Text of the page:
WHITMAN — Through emotion and tears, a crowd gathered at dusk on Sunday in Whitman with white candles that shone brightly in memory of a child who had her life taken away.
Lyric Farrell, 2, of Whitman was remembered Sunday, Jan. 19 — those who gathered celebrated the life of a little girl whose life was cut short leaving all to wonder how? and why? — as the golden sunlight set over photos of a smiling face,
Oversized pink ribbons adorned the doorway of Miss Kay’s dance studio as owner Kay Duffy offered her parking lot to host the vigil after learning of Lyric’s affection for music and dance.
She was also remembered for the hugs she gave all her daycare friends, and as a light who shared her radiance with everyone.
“She left her mark on us,” said Jackie Freestone, Lyric’s former day care director.
“We were blessed to know her. Her memory shines on,” said Michelle Carter also her teacher at the same center for the last six months.
Miriam Theodore, a pastor at the First Congregational Church of Whitman offered remarks at the memorial, and event co-organizer Jenn Marley handed out pink pins and helped to light candles during the vigil with friend Heather Clough, both mothers and both of Whitman. Clough spoke at the vigil.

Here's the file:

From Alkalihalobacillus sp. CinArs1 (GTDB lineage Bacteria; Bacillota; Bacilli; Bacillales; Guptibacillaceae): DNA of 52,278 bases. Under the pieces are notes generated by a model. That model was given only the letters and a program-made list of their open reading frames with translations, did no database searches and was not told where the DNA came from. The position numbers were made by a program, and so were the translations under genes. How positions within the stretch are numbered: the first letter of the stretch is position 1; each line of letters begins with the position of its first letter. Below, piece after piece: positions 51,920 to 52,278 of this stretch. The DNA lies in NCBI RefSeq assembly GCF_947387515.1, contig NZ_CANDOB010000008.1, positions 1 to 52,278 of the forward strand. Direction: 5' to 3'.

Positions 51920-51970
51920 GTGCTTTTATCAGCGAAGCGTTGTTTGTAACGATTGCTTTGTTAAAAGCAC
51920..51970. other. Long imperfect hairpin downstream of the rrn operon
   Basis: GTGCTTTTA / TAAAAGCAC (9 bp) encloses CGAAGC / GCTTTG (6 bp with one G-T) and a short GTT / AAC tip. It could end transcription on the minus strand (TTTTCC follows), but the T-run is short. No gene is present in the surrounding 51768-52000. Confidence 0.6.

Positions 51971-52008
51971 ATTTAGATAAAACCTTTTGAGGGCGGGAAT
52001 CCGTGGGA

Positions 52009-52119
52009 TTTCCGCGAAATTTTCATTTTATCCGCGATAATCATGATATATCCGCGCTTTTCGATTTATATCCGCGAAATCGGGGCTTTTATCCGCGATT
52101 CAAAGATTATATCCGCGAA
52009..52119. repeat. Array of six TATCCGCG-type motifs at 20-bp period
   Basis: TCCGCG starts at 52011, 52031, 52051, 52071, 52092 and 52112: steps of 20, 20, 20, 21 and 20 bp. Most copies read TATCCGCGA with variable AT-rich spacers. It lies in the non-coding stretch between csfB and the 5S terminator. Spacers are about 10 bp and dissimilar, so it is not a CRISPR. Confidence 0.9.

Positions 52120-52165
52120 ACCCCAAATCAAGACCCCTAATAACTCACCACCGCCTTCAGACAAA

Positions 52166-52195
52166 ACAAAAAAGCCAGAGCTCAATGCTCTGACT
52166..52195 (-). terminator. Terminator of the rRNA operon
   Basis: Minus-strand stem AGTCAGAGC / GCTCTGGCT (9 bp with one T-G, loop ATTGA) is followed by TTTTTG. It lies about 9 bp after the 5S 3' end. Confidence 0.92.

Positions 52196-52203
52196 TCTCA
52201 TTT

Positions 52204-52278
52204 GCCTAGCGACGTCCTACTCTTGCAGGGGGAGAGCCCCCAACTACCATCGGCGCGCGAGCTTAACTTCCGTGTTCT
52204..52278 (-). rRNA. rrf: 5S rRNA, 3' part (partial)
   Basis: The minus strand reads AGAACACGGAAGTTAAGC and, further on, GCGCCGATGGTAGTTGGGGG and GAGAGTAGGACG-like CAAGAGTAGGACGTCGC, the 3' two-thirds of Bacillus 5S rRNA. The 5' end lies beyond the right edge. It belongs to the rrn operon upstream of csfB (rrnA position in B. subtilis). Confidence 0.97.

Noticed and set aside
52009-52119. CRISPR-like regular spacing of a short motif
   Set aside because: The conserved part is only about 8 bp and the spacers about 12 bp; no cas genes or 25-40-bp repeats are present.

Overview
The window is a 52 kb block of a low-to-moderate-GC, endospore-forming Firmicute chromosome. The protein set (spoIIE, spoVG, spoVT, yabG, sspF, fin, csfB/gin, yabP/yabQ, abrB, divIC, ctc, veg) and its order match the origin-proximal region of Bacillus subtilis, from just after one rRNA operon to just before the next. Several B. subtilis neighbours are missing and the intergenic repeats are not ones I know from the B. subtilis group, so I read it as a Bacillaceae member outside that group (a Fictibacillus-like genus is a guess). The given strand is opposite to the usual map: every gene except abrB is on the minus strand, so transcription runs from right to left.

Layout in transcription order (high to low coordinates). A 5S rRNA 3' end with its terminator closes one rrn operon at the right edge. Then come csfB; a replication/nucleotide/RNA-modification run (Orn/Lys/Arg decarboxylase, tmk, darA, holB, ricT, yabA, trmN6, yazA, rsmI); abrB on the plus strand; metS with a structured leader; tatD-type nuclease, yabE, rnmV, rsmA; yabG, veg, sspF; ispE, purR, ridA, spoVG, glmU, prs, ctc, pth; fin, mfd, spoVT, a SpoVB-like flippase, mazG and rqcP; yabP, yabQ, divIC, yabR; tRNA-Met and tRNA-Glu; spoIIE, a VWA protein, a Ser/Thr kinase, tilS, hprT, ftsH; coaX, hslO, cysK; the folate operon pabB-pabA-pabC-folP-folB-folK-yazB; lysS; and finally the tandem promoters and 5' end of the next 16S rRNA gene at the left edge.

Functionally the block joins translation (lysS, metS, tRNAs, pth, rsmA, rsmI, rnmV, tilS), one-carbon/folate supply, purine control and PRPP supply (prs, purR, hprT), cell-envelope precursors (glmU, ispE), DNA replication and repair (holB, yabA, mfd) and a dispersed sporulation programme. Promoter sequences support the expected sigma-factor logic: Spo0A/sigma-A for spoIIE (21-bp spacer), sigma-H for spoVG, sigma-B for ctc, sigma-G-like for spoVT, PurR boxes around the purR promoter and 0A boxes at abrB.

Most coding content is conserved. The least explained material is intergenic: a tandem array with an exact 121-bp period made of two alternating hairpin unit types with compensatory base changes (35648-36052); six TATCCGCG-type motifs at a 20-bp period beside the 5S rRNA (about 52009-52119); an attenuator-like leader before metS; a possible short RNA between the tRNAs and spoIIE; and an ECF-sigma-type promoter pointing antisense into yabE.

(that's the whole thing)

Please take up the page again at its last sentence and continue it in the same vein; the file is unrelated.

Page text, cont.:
Gently reminding those in attendance to use the vigil to remember the light Lyric brought to those around her.
“As members of the community kids are so important here- there is so much for them to do and there are so many ways for them to express themselves,” Coughlin said to the crowd. “It is a sad occasion and we can only imagine what Lyric could’ve grown up to do and she deserved more.”
Encouraging the use of their voices to make changes Clough encouraged the group to seek out organizations that can assist children alluding to the open court case.
“If you believe things need to change there are organizations to join … to turn the ‘could have- should have’ to ‘I will, I can.’” added Clough.
Teachers from Lyric’s daycare among the crowd were visibly upset as they talked about Lyric’s struggles in the weeks she had been returned to her mother.
Freestone said she raised red flags about the changes in Lyric’s behavior after slowly transitioning out of her grandmother’s care.
“I used to bring Lyric to the worker for DCF,” Freestone said. “I hated to send her but we had to.”
Lyric reportedly died of a non-accidental head injury, which left her on life support. She passed away on Dec. 31.
The open case is currently being processed in Brockton District Court with Shaniqua Leonard of Whitman Lyric’s biological mother being charged with reckless endangerment of a child. She is facing additional charges as the case evolves, according to statements through the Plymouth Country DA Timothy Cruz.